Poroshenko’s response made waves in Ukrainian social media, with many people saying that the comments show that the president has lost touch with the reality.
“This is like the president giving himself up on charges of inadequacy,” Sergiy Fursa, an analyst with the Kyiv-based investment firm Dragon Capital, wrote on his Facebook.
Poroshenko issued a statement late on April 3 claiming that he was misinterpreted.
“Too bad that my words on the publication in the honorable New York Times were misinterpreted. I read this publishing house myself, and I do respect the stances by its editorial,” Poroshenko posted on Facebook. “I agree that in Ukraine we still have much to deliver, including on eroding corruption. And our first deliverables are already there. However I would emphasize that I have defended, and I will keep defending Ukraine at every possible stand.”
The New York Times editorial board published a piece called “Ukraine’s Unyielding Corruption” on March 31, as Poroshenko was participating in the Nuclear Security Summit in Washington, D.C.
The publication criticized Ukraine’s Prosecutor General Viktor Shokin, whose dismissal the parliament approved on March 29. The editorial calls Shokin “a symbol of Ukraine’s deeply ingrained culture of corruption,” and recounts how he failed to prosecute any allies of disgraced ex-President Viktor Yanukovych and was, instead, cleansing his office of reform-minded prosecutors.
“Alas, nothing is likely to change unless President Petro Poroshenko and parliament agree to install some real corruption fighters and approve serious judicial reform,” the New York Times editorial reads.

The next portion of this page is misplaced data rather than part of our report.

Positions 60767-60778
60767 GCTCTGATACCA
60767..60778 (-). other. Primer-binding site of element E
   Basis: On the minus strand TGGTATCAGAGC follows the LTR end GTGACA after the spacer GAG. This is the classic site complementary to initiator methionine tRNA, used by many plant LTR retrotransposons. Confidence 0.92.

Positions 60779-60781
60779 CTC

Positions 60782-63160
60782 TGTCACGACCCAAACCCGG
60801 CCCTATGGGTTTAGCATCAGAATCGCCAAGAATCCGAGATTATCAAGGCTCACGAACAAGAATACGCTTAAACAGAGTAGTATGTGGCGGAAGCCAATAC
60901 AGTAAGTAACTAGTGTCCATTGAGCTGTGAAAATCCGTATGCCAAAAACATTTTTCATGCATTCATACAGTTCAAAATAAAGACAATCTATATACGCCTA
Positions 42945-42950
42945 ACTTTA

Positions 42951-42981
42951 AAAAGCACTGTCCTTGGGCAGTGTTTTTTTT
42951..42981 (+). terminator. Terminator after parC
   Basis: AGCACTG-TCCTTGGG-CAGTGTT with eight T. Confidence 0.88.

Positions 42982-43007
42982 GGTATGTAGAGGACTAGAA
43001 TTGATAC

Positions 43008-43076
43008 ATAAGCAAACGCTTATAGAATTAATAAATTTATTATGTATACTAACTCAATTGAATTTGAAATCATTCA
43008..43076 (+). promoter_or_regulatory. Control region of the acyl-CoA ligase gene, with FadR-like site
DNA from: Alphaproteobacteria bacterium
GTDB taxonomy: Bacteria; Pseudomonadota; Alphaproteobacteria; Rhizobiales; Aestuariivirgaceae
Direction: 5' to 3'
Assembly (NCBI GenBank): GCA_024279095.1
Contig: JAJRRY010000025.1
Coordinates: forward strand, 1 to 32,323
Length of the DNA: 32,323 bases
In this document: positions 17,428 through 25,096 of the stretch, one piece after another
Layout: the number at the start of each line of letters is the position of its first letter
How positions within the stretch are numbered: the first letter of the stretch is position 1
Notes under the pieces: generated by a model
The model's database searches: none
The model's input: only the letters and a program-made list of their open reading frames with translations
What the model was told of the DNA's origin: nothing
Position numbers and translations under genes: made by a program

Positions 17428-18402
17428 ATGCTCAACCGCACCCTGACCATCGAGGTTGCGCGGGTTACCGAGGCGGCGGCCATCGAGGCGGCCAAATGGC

The authors of the editorial also called Poroshenko “a product of the old system,” who “seems to have accepted continuing corruption as the price to pay for a modicum of maneuvering room.”
“But the president, the prime minister and the parliament must be made to understand that the International Monetary Fund and donor nations, including the United States, cannot continue to shovel money into a corrupt swamp unless the government starts shaping the democratic rule that Ukrainians demanded in their protests,” the publication said.
The IMF, Ukraine’s key creditor, has earlier voiced concerns about “Ukraine’s slow progress in improving governance and fighting corruption.” The IMF postponed a $1.7 billion tranche to Ukraine until Ukraine is put “back on a promising path of reform.”
President Petro Poroshenko comments on the New York Times editorial during a press conference in Washington, D.C. on April 1.
A Ukrainian journalist asked Poroshenko about the editorial during a press conference in Washington, D.C. on April 1, and wanted to quote from it, but Poroshenko interrupted, saying that he was familiar with the article.
“I want to be clear. Today there is a hybrid war against Ukraine, (and it is conducted also) through the mechanisms of spreading of information that is damaging for Ukraine,” Poroshenko said.
He added that he planned to sit for a number of interviews with the Western media during his visit to the U.S., so that their audience would have a chance to find out what was really done in Ukraine in terms of fighting against corruption.
Many were surprised by the reaction of Poroshenko, who himself owns a media outlet in Ukraine, Channel Five.
“Ignoring an opinion of one of the most influential media in the world is not very clever, to say the least,” Mustafa Nayem, a lawmaker with the Poroshenko Bloc, wrote on his Facebook page. “This is sad. And alarming… Such failures in communication are the symptom of losing the touch with reality, a sin typical for previous Ukraine’s presidents.”
Kyiv Post staff writer Alyona Zhuk can be reached at [email protected]
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